Use of E-Cigarettes & Other Alternative Tobacco Products May Lead to Increased Tobacco Use Later in Life
Researchers at NYU Langone Medical Center Sound the Alarm on Burgeoning Public Health Crisis
The increasing use of alternative tobacco products, such as water pipes and e-cigarettes, by children under the age of 18 is a burgeoning public health crisis, researchers from NYU Langone Medical Center write in a commentary in the October 13th issue of the Journal of the American Medical Association (JAMA).
“Alternative tobacco products represent a new challenge in the 75-year-old war against tobacco,” says commentary co-author Michael Weitzman, MD, a professor of pediatrics and of environmental medicine at NYU Langone. “With the increasing numbers of young adults using alternative tobacco products, we have every reason to be concerned.”
In “Alternative Tobacco Products as a Second Front in the War on Tobacco,” Dr. Weitzman and Stephen M. Amrock, MD, a former NYU Langone medical student who is now an intern in internal medicine at the University of Oregon, highlight research on the use of alternative tobacco products by young adults published earlier this year in JAMA Pediatrics by Brian A. Primack, MD, PhD, and colleagues at the University of Pittsburgh School of Medicine. That paper reported the results of a longitudinal study of 1,596 young adults ranging in age from 15 to 23, including 1,048 who had never smoked prior to the study. The study authors showed that use of water pipes, also known as hookahs, and other alternative tobacco products is associated with a 2.5 times increase in later cigarette use.
“The findings in the JAMA Pediatrics paper corroborate what many of us in the public health field are tremendously worried about,” says Dr. Weitzman.
Public health specialists consider cigarette smoking to be a pediatric disease since 9 out of 10 adult smokers started smoking as children. Although cigarette use overall has decreased by 33 percent in the past decade in the United States, the use of alternative tobacco products such as hookahs has increased an alarming 123 percent, with nearly 20 percent of high school seniors smoking hookahs. Dr. Weitzman says this increase can be attributed, in part, to a general unawareness of the dangers of alternative tobacco products by the public, the medical community, and the media.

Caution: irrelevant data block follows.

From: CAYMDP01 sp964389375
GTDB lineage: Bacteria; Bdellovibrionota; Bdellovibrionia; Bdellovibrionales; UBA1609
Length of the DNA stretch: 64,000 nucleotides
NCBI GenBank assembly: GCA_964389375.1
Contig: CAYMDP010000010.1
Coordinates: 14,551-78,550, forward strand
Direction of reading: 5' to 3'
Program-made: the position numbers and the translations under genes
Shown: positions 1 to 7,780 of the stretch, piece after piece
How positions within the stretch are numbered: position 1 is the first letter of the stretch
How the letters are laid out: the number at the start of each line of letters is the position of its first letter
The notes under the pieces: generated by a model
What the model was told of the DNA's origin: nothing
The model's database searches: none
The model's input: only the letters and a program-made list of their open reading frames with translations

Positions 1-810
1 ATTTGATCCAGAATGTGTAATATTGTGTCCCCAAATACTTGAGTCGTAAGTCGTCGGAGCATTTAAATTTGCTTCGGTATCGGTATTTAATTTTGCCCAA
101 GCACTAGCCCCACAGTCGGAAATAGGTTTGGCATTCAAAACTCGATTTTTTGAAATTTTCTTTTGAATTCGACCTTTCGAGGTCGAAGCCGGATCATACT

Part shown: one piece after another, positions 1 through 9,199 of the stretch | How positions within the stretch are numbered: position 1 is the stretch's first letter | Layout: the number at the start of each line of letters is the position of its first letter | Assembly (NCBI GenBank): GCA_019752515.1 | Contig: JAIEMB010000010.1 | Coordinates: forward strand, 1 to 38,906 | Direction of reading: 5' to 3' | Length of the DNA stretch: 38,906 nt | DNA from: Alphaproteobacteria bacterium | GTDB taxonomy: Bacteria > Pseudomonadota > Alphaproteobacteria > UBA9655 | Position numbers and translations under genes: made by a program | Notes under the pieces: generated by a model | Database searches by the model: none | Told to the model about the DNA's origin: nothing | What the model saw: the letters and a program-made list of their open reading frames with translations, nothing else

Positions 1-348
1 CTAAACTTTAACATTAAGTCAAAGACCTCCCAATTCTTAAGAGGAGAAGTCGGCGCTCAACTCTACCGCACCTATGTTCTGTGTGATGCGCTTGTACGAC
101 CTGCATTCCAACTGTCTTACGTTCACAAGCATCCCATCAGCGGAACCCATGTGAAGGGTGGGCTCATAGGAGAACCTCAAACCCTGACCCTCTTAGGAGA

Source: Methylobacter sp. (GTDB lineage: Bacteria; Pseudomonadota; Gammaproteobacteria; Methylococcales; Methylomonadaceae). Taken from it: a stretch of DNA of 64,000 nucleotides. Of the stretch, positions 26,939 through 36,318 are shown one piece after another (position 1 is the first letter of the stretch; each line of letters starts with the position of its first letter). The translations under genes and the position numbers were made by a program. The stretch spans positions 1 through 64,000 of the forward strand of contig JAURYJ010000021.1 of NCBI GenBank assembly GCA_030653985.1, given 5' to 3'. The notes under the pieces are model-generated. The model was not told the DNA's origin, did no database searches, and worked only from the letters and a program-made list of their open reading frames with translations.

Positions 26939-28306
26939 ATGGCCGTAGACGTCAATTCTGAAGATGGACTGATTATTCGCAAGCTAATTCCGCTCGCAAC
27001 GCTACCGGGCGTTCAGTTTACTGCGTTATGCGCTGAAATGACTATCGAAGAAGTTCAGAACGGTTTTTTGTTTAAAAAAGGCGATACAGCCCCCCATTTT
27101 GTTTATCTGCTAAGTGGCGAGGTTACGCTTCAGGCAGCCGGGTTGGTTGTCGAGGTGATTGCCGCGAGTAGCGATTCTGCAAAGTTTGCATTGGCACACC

There is a misperception that alternative tobacco products are safer than cigarettes, but the evidence says otherwise. “Other researchers have demonstrated that a typical 45-minute hookah session is equivalent to smoking as many as 5 packs of cigarettes,” Dr. Weitzman says. In a study published last year in the journal Tobacco Control, Dr. Weitzman and colleagues discovered potentially hazardous levels of second hand smoke and other air pollutants, as well as evidence of nicotine, in New York City hookah bars. And water pipes in particular, Dr. Weitzman says, “are a terrible mechanism for spreading infectious diseases.”
The increasing popularity of alternative tobacco products threatens to undermine the gains seen in the last several years with the decline in cigarette use. The U.S. Food and Drug Administration (FDA) proposes extending its tobacco authority to additional tobacco products, including e-cigarettes and hookahs, not already under the FDA’s authority. Dr. Weitzman argues that the same tactics used to decrease cigarette smoking in the United States—taxation, education, and restrictions on advertising and sales to minors—need to be applied to alternative tobacco products. And, he says, more research needs to be done to determine what is being burned and inhaled with these products.
“Nicotine is the most addictive substance,” Dr. Weitzman says. “The use of alternative tobacco products by children can be the beginning of an addiction that can lead to later cigarette use. Tobacco use is the leading preventable cause of death worldwide, causing more deaths than HIV, tuberculosis, and malaria combined.”